Album cover: And Winter Came


Enya - And Winter Came

Greg McAteer

Hot Press Magazine (Ireland) Nov. 26, 2008

Star Rating: 4/5

Reluctant Superstar makes fresh and vital new record

Although almost anyone you stop in the street could tell you that U2 are Ireland’ biggest selling musical act I’d be surprised if the majority of people would put Enya directly after them. Fact is that the notoriously low-key singer has quietly worked her way into that position over the course of nine extraordinarily successful albums.

When you sell a lot of records and this may be so blindingly obvious that we’re tempted to miss it, you are – whether you set out to be or not – a pop act. Of course, that kind of commercial success brings with it it own type of pressure. U2 have reacted to it by self-consciously reinventing themselves over the course of their career while Enya, probably more unselfconsciously has chosen to develop organically, with a signature sound that hasn’t fundamentally changed.

It’s only fair at this point to point out the fact that Enya – the musical act - is not co-extensive with Eithne the person. An Enya record is in truth the sum of three people’s work and input with Nicky and Roma Ryan playing a hugely significant part in its sound, texture and meaning. They work as a very tightly focused unit, in a way operating much more to the notion of collective responsibility that is at the heart of a band enterprise, thinking and acting in tandem, rather than to the traditional notion of artist and producer as occupying two different worlds separated by an actual and metaphorical glass wall.

What they have created together is difficult to define. To paraphrase Bowie’s self-definition in the face of the onset of punk: there’s classical, there’s traditional and there’s Enya. She may have a foot in both of these camps but in the long run she plays entirely to her own rules.

This also leaves her free to bend those rules and on And Winter Came…more so than on any previous record there is a sense of playing with her relationship with pop music. She has recorded Christmas songs in the past of course – there have been mini-albums and even special expanded Christmas editions of Amarantine – but this is a fully fledged Christmas record. Like Elvis, like Phil Spector, even like Merle Haggard, she has taken on one of the classic pop forms and delivered.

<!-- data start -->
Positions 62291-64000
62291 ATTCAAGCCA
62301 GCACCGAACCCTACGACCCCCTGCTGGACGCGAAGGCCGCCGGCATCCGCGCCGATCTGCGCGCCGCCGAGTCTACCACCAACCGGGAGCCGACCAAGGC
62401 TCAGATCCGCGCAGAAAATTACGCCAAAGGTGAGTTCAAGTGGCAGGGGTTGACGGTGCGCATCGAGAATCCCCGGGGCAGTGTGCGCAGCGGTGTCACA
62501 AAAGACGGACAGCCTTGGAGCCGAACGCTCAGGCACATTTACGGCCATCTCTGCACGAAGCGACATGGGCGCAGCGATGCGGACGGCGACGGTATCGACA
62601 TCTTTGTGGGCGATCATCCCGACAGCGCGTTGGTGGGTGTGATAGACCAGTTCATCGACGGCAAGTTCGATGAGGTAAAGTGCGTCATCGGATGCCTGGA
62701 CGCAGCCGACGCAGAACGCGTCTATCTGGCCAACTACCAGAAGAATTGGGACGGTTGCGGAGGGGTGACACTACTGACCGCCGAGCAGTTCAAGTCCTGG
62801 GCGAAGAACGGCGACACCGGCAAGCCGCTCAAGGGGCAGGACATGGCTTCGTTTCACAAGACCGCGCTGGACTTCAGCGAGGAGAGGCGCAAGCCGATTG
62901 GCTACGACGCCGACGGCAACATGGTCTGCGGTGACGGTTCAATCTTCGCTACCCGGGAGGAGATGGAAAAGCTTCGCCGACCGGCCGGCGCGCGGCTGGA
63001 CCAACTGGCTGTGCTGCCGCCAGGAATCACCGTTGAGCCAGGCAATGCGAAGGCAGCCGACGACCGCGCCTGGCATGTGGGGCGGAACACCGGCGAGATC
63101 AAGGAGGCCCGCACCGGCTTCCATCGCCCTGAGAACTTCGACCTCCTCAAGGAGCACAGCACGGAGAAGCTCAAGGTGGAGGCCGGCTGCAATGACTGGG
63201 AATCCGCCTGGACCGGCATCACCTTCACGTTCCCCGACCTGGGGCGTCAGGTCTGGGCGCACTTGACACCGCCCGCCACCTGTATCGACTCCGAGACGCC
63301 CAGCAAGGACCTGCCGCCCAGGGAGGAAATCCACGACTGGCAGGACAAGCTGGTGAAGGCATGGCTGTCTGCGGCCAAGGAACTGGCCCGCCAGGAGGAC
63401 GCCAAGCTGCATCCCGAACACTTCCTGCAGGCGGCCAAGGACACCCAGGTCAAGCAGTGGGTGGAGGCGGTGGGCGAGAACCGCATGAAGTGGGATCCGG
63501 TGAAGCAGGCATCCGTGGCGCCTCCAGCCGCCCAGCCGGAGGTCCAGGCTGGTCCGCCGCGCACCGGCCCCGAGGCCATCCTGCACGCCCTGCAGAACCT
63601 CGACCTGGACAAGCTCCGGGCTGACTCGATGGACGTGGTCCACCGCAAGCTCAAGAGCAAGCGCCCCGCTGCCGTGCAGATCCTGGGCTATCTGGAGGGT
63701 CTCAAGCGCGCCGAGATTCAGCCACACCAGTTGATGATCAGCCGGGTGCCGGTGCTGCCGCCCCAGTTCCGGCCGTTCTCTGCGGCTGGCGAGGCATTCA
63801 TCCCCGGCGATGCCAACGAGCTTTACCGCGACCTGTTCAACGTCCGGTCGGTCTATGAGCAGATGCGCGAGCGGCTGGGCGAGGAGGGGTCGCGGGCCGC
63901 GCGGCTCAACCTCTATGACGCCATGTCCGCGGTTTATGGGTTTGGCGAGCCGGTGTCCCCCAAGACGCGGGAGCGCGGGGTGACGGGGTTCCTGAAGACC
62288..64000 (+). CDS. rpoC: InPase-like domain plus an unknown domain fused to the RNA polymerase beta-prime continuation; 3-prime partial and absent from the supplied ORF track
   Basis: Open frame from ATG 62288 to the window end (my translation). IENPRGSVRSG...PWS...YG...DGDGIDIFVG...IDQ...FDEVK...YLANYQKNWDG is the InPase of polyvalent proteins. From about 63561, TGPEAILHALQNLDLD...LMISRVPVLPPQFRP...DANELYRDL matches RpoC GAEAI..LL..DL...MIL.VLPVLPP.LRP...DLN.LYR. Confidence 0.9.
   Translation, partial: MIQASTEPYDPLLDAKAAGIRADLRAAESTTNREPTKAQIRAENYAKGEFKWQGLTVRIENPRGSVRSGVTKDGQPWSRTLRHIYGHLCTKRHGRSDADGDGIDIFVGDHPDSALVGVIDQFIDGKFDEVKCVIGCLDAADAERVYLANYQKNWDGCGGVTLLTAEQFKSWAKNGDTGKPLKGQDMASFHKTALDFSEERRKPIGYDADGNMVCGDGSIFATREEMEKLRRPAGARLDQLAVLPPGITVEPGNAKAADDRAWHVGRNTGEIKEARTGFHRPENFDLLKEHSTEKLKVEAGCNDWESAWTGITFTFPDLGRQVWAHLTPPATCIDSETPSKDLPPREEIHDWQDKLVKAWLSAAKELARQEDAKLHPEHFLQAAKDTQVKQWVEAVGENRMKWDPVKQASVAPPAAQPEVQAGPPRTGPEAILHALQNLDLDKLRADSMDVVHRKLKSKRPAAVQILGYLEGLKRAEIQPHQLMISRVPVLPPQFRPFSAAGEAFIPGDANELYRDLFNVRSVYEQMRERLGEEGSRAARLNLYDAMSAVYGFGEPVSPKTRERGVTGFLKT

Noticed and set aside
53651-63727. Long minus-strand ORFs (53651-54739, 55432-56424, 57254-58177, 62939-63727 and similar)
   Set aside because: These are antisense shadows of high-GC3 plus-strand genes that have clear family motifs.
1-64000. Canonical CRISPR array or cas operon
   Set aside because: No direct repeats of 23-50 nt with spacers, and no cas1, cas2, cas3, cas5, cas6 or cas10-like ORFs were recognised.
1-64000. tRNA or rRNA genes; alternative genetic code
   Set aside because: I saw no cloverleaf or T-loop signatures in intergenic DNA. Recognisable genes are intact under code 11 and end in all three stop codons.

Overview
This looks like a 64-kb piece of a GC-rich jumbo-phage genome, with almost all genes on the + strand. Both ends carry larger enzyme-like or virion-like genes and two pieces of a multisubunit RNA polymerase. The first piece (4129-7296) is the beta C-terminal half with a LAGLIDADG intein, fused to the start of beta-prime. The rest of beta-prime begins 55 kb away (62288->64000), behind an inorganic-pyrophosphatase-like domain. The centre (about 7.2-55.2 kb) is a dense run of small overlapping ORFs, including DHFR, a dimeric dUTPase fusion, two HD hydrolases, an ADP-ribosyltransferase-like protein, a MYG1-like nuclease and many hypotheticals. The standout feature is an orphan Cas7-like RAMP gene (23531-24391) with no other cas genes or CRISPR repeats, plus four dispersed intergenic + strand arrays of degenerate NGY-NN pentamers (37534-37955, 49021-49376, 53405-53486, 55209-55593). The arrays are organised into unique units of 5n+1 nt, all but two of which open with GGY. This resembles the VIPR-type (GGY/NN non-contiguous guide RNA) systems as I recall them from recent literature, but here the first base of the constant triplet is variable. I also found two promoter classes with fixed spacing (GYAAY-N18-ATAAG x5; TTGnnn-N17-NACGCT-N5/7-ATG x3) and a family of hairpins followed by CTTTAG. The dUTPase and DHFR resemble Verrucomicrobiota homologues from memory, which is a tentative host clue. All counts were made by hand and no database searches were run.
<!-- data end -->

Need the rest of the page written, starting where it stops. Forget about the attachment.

Although her major hits have been in English, she has over the course f other career sung in a bewildering array of languages including Latin, Japanese and Loxian. Here however she sings almost entirely in English with the exception of the ubiquitous ‘Oíche Chiúin’. This heightens the sense that while drawing effectively on both the folk and classical traditions, And Winter Came is essentially a pop record; it also emphasises the fact that Enya sings entirely in her natural accent, which rings proudly through the songs without any hint of transatlantic colouring.

Of course it also lays bare the lyrical content which ranges from the straightforward (One Toy Soldier) to the genuinely poetic (Stars and Midnight Blue, Last Time by Moonlight). The production by Nicky Ryan is as bold and full of detail as ever – the trademark layered vocals and staccato synthesisers are still strongly in evidence – but the number of tracks that the lead vocal sits up above the mix in a much more conventional pop way as on the Jon Brion-esque ‘My! My! Time Flies!’.

The lead single ‘Trains and Winter Rains’ pulls both approaches together and has Enya singing backing vocals so intricate and orchestrated that they could have been transplanted from a Beach Boys record.

And Winter Came…doesn’t mark a radical departure from Enya’s previous work but it does have a real sense of freshness and zest to it and there’s an added sense of breathing space in the overall approach, as if the Enya triumvirate have tapped afresh into a new energy.

For those who’ve previously thought themselves too cool for Enya – although I doubt she’s too troubled by the notion of cool! – this mightn’t have moved far enough for them to make the leap. For the agnostics it’s a record with some very good pop songs on it. And for the dyed in the wool Enya fan, And Winter Came is just what the doctor ordered.

Key Track: M! My! Time Flies!

Note: Transcribed by Skyscape, Unity Fan Forum.